• Botanical and biopesticides. Use of locally available botanical pesticides, such as neem and biopesticides such as Beauveria bassiana.
  • Chemical pesticides. Use of safe and approved pesticides in the targeted country.
  • Others. Use of semiochemicals for mating disruption, attract-and-kill method to manage insect pests, maintaining soil health in a crop rotation system, and managing any crop nutritional deficiency.

While many IPM technologies have been developed and applied in developed countries, where farming is often large-scale and technology-heavy, IPM packages can help adapt technologies for the developing-country context in collaboration with local scientists, NGOs, extension services, and input suppliers, among others. The components of these packages can be presented in a way that is easy to follow by farmers who have limited training or resources.

Major obstacles to transferring and adopting IPM packages in developing countries include the unavailability of recommended products such as biological control agents (including parasitoids) and biopesticides. To address this problem, the IPM Innovation Lab has helped identify biocontrol agents and encourage private and public institutions to produce them, training extension agents, NGOs, and farmers on the benefits of these agents. Similarly, some recommended biopesticides, such as Trichoderma, can be produced and marketed locally. The IPM Innovation Lab works with agricultural input providers and small-scale private entrepreneurs to help initiate production and marketing of the products, which boosts local market awareness of these environmentally friendly products.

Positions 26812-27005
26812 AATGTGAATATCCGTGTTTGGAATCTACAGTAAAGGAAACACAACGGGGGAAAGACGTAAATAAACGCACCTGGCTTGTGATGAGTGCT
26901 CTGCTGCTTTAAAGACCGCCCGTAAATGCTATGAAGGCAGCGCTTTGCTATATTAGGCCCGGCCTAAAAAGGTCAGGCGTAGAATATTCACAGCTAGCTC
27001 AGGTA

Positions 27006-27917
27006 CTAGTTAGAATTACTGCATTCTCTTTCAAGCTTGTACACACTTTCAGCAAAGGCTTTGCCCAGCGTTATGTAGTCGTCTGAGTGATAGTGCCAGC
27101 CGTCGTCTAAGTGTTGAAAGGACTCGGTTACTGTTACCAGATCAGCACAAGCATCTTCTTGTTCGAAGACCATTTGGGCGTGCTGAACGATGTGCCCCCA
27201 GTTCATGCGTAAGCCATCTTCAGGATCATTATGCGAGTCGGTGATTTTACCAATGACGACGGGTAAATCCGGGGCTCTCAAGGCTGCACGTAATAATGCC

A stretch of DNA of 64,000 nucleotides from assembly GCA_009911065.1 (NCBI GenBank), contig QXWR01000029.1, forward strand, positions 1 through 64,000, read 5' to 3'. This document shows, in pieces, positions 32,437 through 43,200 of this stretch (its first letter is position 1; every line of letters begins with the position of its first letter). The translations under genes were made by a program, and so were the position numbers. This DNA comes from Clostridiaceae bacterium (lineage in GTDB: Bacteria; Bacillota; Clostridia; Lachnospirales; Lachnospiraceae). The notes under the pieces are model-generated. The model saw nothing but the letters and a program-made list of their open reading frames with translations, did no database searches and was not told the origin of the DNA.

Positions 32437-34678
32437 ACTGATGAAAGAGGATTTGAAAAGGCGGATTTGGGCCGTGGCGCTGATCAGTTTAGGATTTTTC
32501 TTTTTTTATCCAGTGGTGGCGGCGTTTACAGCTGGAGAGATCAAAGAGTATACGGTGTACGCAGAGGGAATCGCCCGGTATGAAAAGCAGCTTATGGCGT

“IPM packages offer farmers a basket of eco-friendly options to choose from that are suitable to prevailing farming conditions and agroecosystems,” says Tadele Tefera, Ph.D., Ethiopia country head of the International Centre of Insect Physiology and Ecology (icipe) and an IPM Innovation Lab collaborator. “However, farmers’ agricultural practices and knowledge of insect pests in a given agroecosystem are essential for adopting successful IPM packages.”